It seems like “composting in winter” -- just like all other “winter gardening”-- means different things depending on where you live.
For example there are gardeners in the northern states or southern Canada who live in zones 5 and 6 where periods of snow, ice, and freezing cold frequently alternate with periods of mild rainy weather.
These gardeners of course consider themselves to be northerners and many have blogs or videos on "northern gardening."
Those of us who live in zones 4, 3, and even 2 may get discouraged trying to follow some of their advice, but not all is lost. We too, can do some limited winter composting.
The two main reasons to compost, of course, are:
Nitrogen rich materials are often referred to as greens, and carbon rich materials are called browns.
That doesn’t necessarily refer to their color. For example fresh coffee grounds and animal manures are brown in color but rich in nitrogen.
Shredded paper is not brown in color but is still rich in carbon.
Essentially, greens are materials that were recently living and are usually rather wet. Examples are grass clippings, recently cut plants, eggs shells, and of course fruit and vegetable food scraps.
When living organisms die, they begin the process of losing their nitrogen. Eventually they are completely dried out and are known as browns. Examples are hay (alfalfa hay would be an exception), straw, sawdust, paper, and autumn leaves.
Of course not all greens contain the same percentage of nitrogen and not all browns contain the same percentage of carbon.
As a general rule of thumb though, for optimum composting, you are looking for a brown to green ratio of roughly 3 to 1. So every time you add 2 inches of green material, cover it with about 6 inches of brown material.
To discourage flies, rodents, and other pests, avoid meat scraps, fats, and dairy products and always cover green material such as food scraps or fresh grass clippings with a brown layer.
Add some water to each layer. Use a pitchfork or compost turner to stir frequently, allowing oxygen into the mix.
You should aim to keep your compost heap at least 3 feet wide, 3 feet long, and 3 feet high. (One cubic metre for those of us who use metric.) Any smaller and your compost won’t have the critical mass necessary to reach ideal temperatures of 160 degrees Fahrenheit (about 70 degrees Celsius.)
If the compost smells like sewage, add more browns.
If it smells like rotten eggs, stir more to allow more oxygen.
Ideally, you will want three compost bins, one for unprocessed compost, one for partially composted, and one for finished compost.
As the weather turns colder, it may be necessary to adjust your composting techniques, especially if you have severe winters with extreme cold and lots of snow.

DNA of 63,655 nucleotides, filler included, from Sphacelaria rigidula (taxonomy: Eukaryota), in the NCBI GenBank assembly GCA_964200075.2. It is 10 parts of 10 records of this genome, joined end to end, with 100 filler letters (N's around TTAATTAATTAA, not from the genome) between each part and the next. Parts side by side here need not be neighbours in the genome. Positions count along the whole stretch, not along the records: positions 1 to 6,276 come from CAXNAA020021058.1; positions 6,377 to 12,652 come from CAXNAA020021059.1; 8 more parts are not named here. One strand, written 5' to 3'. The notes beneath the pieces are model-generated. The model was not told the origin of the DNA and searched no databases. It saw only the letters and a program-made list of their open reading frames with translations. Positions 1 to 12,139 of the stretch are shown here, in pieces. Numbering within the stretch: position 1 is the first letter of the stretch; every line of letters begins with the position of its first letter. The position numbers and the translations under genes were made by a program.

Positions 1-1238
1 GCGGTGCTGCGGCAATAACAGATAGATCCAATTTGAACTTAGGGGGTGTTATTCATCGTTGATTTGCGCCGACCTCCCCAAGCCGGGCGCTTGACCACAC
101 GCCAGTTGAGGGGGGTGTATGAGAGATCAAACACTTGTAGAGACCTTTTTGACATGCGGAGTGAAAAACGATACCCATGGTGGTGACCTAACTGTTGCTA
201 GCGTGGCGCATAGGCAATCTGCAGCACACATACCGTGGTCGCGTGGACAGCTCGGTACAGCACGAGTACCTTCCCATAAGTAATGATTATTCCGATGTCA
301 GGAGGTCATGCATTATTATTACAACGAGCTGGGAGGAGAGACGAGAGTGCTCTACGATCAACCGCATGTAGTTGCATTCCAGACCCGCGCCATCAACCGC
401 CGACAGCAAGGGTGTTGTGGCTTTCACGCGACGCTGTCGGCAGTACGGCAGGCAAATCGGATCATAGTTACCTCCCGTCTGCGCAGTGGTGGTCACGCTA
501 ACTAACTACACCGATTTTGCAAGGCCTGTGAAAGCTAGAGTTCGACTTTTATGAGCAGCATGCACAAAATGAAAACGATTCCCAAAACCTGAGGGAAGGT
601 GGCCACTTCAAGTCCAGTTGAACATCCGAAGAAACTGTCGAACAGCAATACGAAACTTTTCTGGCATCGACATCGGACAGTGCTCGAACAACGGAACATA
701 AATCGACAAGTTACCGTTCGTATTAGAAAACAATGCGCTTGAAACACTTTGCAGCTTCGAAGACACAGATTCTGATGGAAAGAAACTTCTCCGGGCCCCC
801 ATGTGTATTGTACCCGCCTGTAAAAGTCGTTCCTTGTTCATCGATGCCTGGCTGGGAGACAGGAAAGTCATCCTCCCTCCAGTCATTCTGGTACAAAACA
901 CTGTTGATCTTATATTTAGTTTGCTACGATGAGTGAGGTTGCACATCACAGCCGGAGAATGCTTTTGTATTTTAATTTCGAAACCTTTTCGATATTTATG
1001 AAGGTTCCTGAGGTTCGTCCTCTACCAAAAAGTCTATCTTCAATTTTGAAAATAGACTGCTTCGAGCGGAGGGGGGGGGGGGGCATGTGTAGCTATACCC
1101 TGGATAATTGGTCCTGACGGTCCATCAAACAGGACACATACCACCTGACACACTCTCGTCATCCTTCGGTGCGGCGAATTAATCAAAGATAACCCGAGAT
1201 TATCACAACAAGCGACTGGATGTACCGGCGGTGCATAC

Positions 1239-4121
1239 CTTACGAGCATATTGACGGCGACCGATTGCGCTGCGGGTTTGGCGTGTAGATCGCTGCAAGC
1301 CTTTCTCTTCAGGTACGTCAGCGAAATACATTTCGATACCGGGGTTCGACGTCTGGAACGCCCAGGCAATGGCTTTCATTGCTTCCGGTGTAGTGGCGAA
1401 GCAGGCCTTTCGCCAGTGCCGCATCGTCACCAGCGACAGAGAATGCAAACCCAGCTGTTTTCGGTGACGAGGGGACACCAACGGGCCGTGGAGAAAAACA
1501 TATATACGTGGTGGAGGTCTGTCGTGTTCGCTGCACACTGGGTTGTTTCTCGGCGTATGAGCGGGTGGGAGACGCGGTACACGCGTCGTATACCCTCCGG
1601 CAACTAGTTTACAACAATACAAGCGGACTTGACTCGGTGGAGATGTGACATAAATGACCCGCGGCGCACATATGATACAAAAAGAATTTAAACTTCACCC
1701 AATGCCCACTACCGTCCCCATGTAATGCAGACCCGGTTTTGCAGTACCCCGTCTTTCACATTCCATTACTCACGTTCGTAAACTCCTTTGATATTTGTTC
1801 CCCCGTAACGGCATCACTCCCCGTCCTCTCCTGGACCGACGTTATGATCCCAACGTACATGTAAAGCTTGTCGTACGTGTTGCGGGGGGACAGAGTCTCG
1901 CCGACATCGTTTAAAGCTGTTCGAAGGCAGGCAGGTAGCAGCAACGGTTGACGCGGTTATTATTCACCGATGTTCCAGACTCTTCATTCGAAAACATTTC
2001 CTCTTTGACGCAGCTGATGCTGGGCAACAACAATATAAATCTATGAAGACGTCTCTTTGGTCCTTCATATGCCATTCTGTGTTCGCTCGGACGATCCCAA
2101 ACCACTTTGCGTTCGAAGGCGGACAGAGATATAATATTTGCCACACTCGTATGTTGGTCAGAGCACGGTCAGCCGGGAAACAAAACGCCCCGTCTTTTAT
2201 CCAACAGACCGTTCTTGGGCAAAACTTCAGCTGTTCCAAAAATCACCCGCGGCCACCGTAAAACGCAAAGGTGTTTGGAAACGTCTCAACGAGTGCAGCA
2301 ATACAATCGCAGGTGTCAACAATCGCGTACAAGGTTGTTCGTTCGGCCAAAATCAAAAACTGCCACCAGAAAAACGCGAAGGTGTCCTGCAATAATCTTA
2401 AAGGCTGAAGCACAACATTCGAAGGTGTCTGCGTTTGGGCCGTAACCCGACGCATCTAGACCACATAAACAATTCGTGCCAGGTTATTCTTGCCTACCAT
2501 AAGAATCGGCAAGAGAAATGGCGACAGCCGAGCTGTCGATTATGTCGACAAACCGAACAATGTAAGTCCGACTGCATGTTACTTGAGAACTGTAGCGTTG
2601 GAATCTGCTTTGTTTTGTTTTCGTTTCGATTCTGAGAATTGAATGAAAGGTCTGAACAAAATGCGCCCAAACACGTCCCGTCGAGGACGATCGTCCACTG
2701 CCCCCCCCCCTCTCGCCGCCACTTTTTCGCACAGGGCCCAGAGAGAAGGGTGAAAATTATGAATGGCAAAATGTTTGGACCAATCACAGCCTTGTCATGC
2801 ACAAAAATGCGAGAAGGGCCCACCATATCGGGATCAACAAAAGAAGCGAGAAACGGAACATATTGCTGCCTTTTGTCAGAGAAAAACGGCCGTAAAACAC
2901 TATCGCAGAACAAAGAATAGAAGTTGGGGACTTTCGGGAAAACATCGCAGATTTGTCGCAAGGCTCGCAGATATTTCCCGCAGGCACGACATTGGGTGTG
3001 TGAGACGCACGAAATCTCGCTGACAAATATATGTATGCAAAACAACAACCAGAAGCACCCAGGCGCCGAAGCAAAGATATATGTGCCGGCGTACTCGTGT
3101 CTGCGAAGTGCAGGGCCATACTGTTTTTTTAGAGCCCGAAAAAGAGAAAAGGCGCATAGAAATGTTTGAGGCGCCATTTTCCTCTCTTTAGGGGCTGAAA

Autumn is a great time to collect lots of browns, especially if there are deciduous trees around. Leaves shredded with the lawn mower make great compost material.
As the temperature drops, the decaying process tends to slow down but that doesn’t mean you have to quit composting. If you have your green and brown materials finely chopped and well mixed, some decaying still occurs, especially on warm sunny days.
Even though not a lot of decaying may occur, the alternate freezing and thawing will help break down the materials in preparation for warm weather.
A compost tumbler or sealed garbage can work well in the winter time. The sealed container does a better job of holding in whatever heat the compost does manage to generate and also keeps out mice, squirrels, and other pests.
Keep your tumbler or garbage can close to the house so you won’t have to wade a mountain of snow every time you have food scraps to dispose of.
A pail with a lid in your porch or near the kitchen door will hold scraps to save you trips outside, or you can keep a large zip lock bag of food scraps in your freezer.
Ideally, you will want to mix brown material in with the food scraps each time you dump them into your winter compost bin. This is possible in early winter but in Zone 3, eventually everything will tend to freeze solid. Unless you have room for a bag or two of leaves in your basement, you may have to wait until spring or at least a thaw to add brown material.
Stirring will also be hard once things freeze solid. Again, on a warm sunny day, you may be able to turn your compost tumbler or lay your garbage can down and roll it, mixing the greens and browns and stirring in oxygen.
You definitely don’t want to add water in the winter or everything will freeze solid for sure.
Don’t get discouraged if your winter compost doesn’t seem to be decaying as quickly as it should be, or maybe not at all.
You are accumulating organic material for spring as well as keeping waste out of the landfills.
If your winters are extremely harsh, articles on winter composting written by bloggers with less severe winters may seem overly optimistic but don't give up.
For you, composting in winter may not provide a lot of finished compost, but after a looonnng cold winter, you will have lots of raw materials saved up for spring.